[​IMG]
     
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  9. WingedWords

    WingedWords Tele-Afflicted

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    Don't give up zimbo.

    Several winters ago we bought a little cat kennel like this for our semi-feral feline chum.

    https://www.amazon.co.uk/dp/B0067GGXYS/ref=cm_sw_r_cp_apa_i_OkIAFbAJ59DXM

    We didn't expect him to use it, but before it arrived we rubbed him with an old towel whenever we could.(Maybe this might be hard for you?) When it arrived we put the towel inside it as bedding with his scent on already, and put his food inside as well to encourage him in. He took to it straight away and still uses it all the time.

    Inside

    20180310_111722.jpg

    and on top.

    20180504_084756.jpg

    He comes into the house occasionally, but gets very uncomfortable if the door's closed.
     
  10. teletimetx

    teletimetx Doctor of Teleocity

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    depending on how long it's been feral - if it's reached maturity being feral, it most likely won't ever become a house cat.

    Whatever happens, it won't be overnight. I have friends who have done pretty much what you have, but it takes 6 months to a year for the cat to learn to trust you. Sometimes, even longer to just make contact. Can't recommend ever picking them up, but that's a generalization. Some of them allow, some don't.

    Closing it up in a house is not usually perceived as trustworthy. Take your time, if you are so inclined.

    Some folks leave out something like a little dog house - Ok, since I started this, you can see an example above ^^^^^ (thanks, @WingedWords !) so there is some shelter from the storm.

    EDIT: oh, yeah, don't try petting. Hold out your knuckles and the cat may rub it's whiskers against or chin against that. Easy does it, the cat may also decide to bite you, so caution is indicated. My wife and I raised from a small kitten a guy who will now just nibble first, then lick my fingers. Go figure.
     
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  11. JJLC

    JJLC Tele-Holic

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    @zimbo

    sounds like you are interfering with a nature & a natural process.
    Your heart may be in the right spot & I'm sure you have good intentions but nature is nature.
    Seems like you at least found out that trying to keep the thing indoors aint gonna work.
    That's a start.

    On a somewhat different slant, my sister resides in a rural area of Louisiana, in cane country.
    A feral cat was hanging around their property for a while, and eventually shredded one of their domestic cats into spaghetti. The feral cat ended up being trapped & met it's fate at the business end of a rifle barrel.
     
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  12. schmee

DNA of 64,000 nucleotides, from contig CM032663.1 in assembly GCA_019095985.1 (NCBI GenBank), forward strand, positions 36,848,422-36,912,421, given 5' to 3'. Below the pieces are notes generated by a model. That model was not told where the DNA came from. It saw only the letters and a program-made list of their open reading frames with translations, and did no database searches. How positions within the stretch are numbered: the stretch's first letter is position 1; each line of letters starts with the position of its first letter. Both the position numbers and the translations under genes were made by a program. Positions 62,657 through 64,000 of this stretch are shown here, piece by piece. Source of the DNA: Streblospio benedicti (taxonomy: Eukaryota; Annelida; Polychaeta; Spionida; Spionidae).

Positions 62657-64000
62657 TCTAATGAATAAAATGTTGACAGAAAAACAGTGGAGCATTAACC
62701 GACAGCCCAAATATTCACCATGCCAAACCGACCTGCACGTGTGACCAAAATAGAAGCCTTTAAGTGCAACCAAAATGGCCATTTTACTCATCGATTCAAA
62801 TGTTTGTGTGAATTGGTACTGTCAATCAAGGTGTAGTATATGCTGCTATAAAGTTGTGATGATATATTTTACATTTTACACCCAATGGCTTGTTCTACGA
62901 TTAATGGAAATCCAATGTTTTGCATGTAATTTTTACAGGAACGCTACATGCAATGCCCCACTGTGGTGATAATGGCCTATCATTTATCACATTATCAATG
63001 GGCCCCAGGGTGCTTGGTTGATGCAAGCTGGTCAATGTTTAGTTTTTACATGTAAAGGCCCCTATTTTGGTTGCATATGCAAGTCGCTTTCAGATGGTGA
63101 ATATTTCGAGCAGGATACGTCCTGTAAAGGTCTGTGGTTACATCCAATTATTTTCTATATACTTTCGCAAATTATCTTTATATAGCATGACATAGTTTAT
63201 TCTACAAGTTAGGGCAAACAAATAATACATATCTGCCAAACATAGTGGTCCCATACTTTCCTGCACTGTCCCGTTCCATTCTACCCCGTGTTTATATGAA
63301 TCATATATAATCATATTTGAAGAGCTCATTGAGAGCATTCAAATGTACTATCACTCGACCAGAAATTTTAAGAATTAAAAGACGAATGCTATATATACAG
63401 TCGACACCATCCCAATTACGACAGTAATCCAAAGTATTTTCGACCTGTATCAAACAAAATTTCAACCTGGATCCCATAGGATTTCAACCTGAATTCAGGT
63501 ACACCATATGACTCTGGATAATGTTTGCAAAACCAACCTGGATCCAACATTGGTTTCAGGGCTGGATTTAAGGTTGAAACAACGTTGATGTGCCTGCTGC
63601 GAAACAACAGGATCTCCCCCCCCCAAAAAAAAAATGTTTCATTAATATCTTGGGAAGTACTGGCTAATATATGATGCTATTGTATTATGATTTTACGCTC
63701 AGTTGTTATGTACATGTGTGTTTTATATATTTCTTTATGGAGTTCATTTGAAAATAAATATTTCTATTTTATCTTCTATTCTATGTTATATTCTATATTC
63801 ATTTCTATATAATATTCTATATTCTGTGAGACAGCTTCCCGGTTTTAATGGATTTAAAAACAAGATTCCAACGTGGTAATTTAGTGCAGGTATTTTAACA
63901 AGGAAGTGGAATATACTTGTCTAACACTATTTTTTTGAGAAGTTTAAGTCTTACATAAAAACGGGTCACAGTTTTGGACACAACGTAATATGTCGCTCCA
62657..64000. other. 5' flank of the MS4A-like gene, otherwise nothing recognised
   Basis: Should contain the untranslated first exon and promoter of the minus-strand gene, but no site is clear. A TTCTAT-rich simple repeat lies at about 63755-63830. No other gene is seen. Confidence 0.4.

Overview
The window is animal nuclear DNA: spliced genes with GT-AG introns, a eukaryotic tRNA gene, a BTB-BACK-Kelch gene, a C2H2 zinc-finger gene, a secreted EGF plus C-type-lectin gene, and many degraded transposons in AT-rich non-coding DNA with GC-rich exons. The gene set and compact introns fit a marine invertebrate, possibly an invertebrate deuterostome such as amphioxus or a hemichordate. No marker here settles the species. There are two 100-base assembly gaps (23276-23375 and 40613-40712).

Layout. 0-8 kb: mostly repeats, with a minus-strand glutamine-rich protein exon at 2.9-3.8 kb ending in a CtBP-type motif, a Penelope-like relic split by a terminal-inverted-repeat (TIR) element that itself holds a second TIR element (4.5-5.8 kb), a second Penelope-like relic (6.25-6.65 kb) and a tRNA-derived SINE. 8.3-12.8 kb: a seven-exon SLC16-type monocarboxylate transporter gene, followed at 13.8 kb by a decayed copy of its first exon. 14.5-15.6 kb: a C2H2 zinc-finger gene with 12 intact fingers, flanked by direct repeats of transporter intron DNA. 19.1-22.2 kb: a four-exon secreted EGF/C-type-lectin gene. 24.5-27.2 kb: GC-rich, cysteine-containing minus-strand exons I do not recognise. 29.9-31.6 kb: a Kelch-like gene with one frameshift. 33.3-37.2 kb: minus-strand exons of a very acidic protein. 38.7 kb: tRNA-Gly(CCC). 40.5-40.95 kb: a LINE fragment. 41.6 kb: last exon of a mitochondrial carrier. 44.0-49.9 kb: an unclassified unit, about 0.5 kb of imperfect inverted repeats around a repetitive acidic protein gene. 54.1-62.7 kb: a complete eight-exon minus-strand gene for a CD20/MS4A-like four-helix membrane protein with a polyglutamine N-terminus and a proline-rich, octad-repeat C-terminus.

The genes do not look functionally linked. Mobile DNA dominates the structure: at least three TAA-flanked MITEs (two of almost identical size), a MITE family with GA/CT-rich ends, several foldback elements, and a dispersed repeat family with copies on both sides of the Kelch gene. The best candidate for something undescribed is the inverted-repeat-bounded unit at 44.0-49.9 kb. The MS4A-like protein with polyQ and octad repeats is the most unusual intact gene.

schmee Doctor of Teleocity Silver Supporter

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    A little box/house to stay in at night would help it.
     
  13. Informal

    Informal Tele-Afflicted

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    My brother feeds two feral cats, One looked to be injured, so he trapped it and took it to the Vet.. The Vet patched it up,neutered it and he took it back home... My brother was perplexed at the notch the Vet took from the cats ear.. I guess that's how they mark feral cats (in Arizona anyway) Maybe they do it everywhere?

    The Vet didn't charge much, and my brother said his mouse problem is over. :p
     
  14. fenderchamp

    fenderchamp Friend of Leo's Silver Supporter

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    they mark feral cats like that in Omaha too.
     
  15. Ronzo

    Ronzo Tele-Holic

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    Life for feral cats in suburban settings is not easy. In order to survive, they must hunt and eat the equivalent of three mice per day or starve, so I understand. That’s why they are the most efficient hunter-killers on our planet.

    In our suburban environment, we remove the pests that invade our homes with traps, poison and other means. The hard life of a feral kitty is complicated by the pecking order that is part of their breeding process. In addition, some humans fear cats, sometimes due to experiences, but sometimes irrationally.

    I fully support trap-and-neuter programs. But too few localities will pay for them. They turn to trap-and-euthanize instead. Call me soft and sentimental, but I don’t favor that approach. Feral cats in our area of South Florida balance the lizard population, including the invasive species like iguanas. They, along with our native snakes and hawks, keep the mouse and rat population down, especially where we humans have extended our civilization to previously unpopulated areas. Especially near water, which is used by developers to increase a property’s value rather than be functional.